You must by now be aware of the television phenomenon that is 24. Currently entering its second series on UK screens, this was one of the BBC’s biggest drama successes of last year and is back for (fans hope) more of the same. In case you have somehow missed out, it’s a thriller that takes places over 24 hours of the Special Agent Jack Bauer’s life, where everything happens in real time. No flashbacks or time-dissolves, just plenty of suspense. A gimmick, perhaps, but one that was well executed and turned out to be refreshingly different.
All the ‘serious’ women so far are brunette
Many column inches have already been devoted to this interesting new concept in TV drama and so I won’t bore you with more of the same but, after watching the first two episodes of season two, I came up with a new angle. It wouldn’t take an eagle-eyed fanatic to pick up on the vast number of blondes in the new series who all seem to be sharing the same bottle of bleach, but it should also be noted that none of them appear to be involved in the show’s major plot line. All the ‘serious’ women so far are brunette.
This lead me to think about the major female players in series one. Nina Myers, Assistant Special Agent in charge of CTU, turned out to be a double agent who had been covertly operating for some time. Jamey Farrell, Senior Programmer, was also revealed as a double agent recruited to plant bugs and hidden cameras inside CTU. Sherry Palmer, the wife of Senator Palmer, appeared to be a control freak who managed her husband’s presidential campaign in an extremely manipulative way. Elizabeth Nash, one of Palmer’s Advance Team, was portrayed as a scarlet (and also quite naive) woman when she unwittingly got involved with, and fed information to, one of the men plotting to kill the Senator. After all that came the icing on the cake; Alberta Green, brought in as Special Agent in charge of CTU, who was just a power hungry bitch!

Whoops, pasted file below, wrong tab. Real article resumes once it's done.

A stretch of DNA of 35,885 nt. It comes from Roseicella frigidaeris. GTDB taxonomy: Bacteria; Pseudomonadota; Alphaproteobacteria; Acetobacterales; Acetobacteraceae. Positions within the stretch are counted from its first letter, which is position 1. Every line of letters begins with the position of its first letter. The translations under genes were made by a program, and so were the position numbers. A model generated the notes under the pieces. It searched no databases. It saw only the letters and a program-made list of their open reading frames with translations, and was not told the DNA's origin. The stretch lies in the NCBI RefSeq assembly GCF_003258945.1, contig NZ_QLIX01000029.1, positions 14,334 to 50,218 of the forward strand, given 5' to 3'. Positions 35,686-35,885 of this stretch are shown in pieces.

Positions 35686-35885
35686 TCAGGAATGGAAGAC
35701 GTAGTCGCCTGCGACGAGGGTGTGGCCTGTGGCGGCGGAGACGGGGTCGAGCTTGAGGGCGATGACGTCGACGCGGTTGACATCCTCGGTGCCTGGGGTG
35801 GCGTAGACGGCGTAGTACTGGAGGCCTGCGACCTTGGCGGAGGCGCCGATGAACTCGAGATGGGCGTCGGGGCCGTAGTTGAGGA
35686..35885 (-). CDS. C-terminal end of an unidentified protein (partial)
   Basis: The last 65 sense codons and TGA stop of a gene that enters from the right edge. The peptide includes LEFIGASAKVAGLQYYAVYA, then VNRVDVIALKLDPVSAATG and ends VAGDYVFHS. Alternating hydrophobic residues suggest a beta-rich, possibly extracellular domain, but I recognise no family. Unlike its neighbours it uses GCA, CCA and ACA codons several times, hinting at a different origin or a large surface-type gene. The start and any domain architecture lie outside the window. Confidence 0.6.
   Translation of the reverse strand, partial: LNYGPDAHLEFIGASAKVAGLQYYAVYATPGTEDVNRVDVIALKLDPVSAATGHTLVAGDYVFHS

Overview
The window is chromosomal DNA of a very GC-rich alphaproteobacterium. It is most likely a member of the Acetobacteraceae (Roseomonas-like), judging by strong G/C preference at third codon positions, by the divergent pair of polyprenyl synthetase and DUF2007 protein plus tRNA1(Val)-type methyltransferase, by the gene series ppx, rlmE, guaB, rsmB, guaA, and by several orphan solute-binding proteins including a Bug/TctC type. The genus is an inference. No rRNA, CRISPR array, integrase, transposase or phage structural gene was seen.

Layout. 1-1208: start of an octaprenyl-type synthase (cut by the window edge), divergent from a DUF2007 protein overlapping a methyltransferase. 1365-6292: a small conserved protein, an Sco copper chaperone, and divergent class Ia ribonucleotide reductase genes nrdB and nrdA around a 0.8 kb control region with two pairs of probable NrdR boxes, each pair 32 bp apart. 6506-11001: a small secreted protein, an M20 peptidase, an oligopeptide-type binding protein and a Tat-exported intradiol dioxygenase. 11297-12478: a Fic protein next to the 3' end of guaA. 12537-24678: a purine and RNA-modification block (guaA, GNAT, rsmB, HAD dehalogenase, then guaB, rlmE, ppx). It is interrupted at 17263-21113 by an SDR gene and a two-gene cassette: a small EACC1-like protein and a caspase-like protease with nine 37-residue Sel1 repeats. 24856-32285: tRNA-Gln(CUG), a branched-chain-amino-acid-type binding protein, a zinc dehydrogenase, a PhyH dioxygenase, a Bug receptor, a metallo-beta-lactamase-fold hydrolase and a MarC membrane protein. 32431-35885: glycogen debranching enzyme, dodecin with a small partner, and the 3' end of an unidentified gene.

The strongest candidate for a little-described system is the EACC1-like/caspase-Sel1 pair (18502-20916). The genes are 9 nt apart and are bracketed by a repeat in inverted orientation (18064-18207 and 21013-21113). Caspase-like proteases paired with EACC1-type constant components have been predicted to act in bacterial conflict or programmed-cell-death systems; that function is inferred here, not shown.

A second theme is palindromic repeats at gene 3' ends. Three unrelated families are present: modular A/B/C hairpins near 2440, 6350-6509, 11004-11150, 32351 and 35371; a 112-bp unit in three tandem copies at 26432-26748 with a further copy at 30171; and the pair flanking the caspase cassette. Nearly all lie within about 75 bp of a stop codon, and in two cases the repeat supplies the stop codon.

Any new female characters would immediately fall into one of two categories
Am I just imagining it, or was this perhaps an intentionally warped portrayal of women in power? It has been my experience that, although there are still a lot of women in positions of authority who have got there by being as underhand as some men and are routinely hated for it, there are also an incredible number who have achieved success simply by being very good at what they do. What the writers on 24 seem to forget is that you need a broad balance of character types in order to make a story seem believable. In series one, it was getting to the point where viewers began to think that any new female characters introduced to the plot would fall into one of two categories: Sexy, slightly feisty but ultimately dependant; or Strong, stubborn and probably two-faced. The clothing of the new character would instantly give away which group she would belong to, but it looks like the hair colour is another tool for season two. There is a lot of stereotyping in evidence at the best of times on television, but this is about as easy to swallow as Teri Bauer’s convenient spell of amnesia in the first series.
Some television writers do get it right though. Their women are either ones who stand up for themselves, don’t turn on their friends, and don’t always rely on a big strong man to save them, or ones who simply have the same believable weaknesses and character flaws as the male characters do. Unfortunately, the writers of 24 often resort to cliches rather than taking the time to sit down and spend as much time thinking about their characters as they do on the plot. I will, as ever, be glued to the screen throughout this second series, but I’ll be constantly hoping that the writers will surprise me instead of just penning yet another scene where a tight-top-clad Kim runs away from some scary guy before doing something stupid and getting caught; yet again. Well, a girl can hope!